This is new turf for me. I have replaced tie rods and ball joints in the past, but I know nothing about torsion arms.

You are watching: Vw beetle front torsion bar adjustment

My 2003 IM seems to have grease weeping from the torsion arms - both upper and lower. What is up with this?(photos taken from front bumper looking back.)

Are they adjustable, serviceable... giving me a warning sign...?I have check the ball joints and both ends of the tie rods, everything seems nice and tight.

Any info (or a link for online info) would be great.My initial search did not do me much good.


Attachments
Hide
Images (2)
" data-reactable-oid="586783359176518355" data-content-oid="586783359176518355" data-reaction-type="HEART" data-reactable-type-lc-name="topic" data-forced-visible="true" data-is-reaction-by-current-user="false" data-reaction-count="1" data-reaction-ordinal="1">❤️ 1
Original Post

Replies sorted oldest to newest


MotoCarlo

Thanks W. I really do not need to adjust them. Ride height is good.The IM they are on is a 2003.

I guess my better question would be, is there a way to repack and seal them. Or should I simply wipe them off and live with it? I feel no play...Again, this is new for me.

I simply don"t know what is acceptable or what need attention.

I appreciate the advice.


" data-reactable-oid="586642621667972803" data-content-oid="586783359176518355" data-reply-oid="586642621667972803" data-reaction-type="HEART" data-reactable-type-lc-name="reply" data-forced-visible="true" data-is-reaction-by-current-user="false" data-reaction-count="0" data-reaction-ordinal="1">❤️ 0
MotoCarlo

Thanks Al and Wolf. Big help. I also found this, that explains what is going on quite well. I had no idea what ws inside the torsion bars... live and learn (and learn, and learn...)

http://vwblvd.com/?p=1163

Thanks again guys.


MotoCarlo

Beveling the edges certainly makes sense. I have been turning wrenches on cars for decades and never knew any of this existed. Just no need to investigate it.But you knew. Thanks again.


" data-reactable-oid="586642621669112432" data-content-oid="586783359176518355" data-reply-oid="586642621669112432" data-reaction-type="HEART" data-reactable-type-lc-name="reply" data-forced-visible="true" data-is-reaction-by-current-user="false" data-reaction-count="1" data-reaction-ordinal="1">❤️ 1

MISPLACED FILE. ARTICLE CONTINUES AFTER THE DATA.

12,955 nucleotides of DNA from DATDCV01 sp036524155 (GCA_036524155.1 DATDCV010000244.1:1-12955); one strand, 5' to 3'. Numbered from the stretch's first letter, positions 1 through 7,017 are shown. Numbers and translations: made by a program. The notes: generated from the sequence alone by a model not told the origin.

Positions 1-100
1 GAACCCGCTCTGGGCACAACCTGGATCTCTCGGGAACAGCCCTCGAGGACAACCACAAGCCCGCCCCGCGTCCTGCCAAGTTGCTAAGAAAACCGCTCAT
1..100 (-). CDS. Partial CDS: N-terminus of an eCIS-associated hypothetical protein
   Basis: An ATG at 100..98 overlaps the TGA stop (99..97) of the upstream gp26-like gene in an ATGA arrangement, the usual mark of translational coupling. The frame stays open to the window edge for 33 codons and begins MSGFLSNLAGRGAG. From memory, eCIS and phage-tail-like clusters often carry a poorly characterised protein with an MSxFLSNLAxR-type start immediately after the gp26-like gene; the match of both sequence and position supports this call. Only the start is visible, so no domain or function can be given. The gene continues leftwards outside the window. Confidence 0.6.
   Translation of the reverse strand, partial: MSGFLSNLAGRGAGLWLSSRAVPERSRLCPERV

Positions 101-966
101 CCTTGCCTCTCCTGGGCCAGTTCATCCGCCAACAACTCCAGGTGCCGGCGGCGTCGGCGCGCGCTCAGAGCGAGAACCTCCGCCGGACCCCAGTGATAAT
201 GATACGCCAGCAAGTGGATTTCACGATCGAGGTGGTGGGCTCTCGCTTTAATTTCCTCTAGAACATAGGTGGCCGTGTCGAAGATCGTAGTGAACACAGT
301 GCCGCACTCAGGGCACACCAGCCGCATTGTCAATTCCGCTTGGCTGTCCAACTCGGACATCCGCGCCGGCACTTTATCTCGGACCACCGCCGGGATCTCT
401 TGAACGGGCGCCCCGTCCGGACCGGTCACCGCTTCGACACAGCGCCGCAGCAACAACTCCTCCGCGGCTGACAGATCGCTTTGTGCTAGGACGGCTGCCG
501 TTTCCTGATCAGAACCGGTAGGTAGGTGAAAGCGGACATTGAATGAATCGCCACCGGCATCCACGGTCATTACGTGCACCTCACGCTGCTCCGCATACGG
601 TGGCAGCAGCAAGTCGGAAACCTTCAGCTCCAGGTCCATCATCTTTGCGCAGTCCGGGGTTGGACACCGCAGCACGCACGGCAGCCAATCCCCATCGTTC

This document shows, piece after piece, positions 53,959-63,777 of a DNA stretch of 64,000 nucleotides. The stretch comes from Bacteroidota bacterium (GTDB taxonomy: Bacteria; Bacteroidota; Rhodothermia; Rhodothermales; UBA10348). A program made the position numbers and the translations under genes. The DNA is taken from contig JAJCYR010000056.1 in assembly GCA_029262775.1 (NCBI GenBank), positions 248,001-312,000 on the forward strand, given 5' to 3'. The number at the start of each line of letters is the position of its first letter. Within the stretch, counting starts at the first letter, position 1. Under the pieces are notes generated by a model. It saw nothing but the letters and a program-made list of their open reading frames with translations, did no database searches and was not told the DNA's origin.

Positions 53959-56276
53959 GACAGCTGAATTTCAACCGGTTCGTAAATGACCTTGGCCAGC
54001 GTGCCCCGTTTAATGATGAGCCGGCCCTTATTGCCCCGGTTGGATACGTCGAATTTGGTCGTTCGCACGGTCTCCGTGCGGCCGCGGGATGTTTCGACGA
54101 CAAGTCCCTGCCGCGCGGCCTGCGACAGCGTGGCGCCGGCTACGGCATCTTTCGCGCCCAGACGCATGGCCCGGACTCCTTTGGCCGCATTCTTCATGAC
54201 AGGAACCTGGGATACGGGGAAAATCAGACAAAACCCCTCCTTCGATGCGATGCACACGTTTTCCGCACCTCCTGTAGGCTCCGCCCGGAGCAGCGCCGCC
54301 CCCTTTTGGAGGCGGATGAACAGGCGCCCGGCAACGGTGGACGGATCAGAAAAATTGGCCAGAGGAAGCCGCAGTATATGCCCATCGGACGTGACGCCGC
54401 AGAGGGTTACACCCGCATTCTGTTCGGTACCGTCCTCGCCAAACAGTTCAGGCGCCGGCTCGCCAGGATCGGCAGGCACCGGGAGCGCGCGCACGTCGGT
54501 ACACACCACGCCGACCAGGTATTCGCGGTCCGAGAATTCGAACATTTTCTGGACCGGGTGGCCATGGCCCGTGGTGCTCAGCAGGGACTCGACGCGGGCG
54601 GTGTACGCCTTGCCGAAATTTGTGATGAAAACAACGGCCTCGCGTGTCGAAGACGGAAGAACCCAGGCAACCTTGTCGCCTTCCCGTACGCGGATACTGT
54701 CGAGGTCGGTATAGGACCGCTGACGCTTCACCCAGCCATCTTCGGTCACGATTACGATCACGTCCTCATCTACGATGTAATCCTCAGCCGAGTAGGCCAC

*
Gordon NicholsMassachusetts 1993 CMC Supporting Member

Beveling the ends of the outside torsion leaves does, in fact, make it slightly easier to insert them into the torsion tube center donut and/or the trailing arm, but I’ve assembled a LOT of front ends and never bothered to do that.

See more: What Is Basil The Same As Bay Leaves ? 9 Best Bay Leaf Substitute Options For Cooking!

What does work well is to stack up the leaves and put a rubber band around them a couple of inches from the end. Insert the leaf stack into the center donut (jiggling around helps), rubber band and all. It will just push to the entry side of the donut and sit there forever, or until someone in the year 2027 takes it apart and wonders why the hell there is a rubber band on the torsion bar. Last couple of times I built a front end I used the rubber band from a bunch of Broccoli and it worked fine.

Recycle whenever you can!

On the grease thing, you wrote, “I guess my better question would be, is there a way to repack and seal them. Or should I simply wipe them off and live with it? ”

They are working as designed. They are supposed to leak like that. That’s how they were designed in 1946. Wipe them off and live with it.

BTW, 6,000 miles between front end greasing sounds wonkey on these cars. Once a year, as part of Spring maintenence, sounds about right, UNLESS you have a pair of Urethane torsion bar bushings (it appears that you don’t). Those are more involved to grease, unless you’ve drilled them for a grease passage and fitting.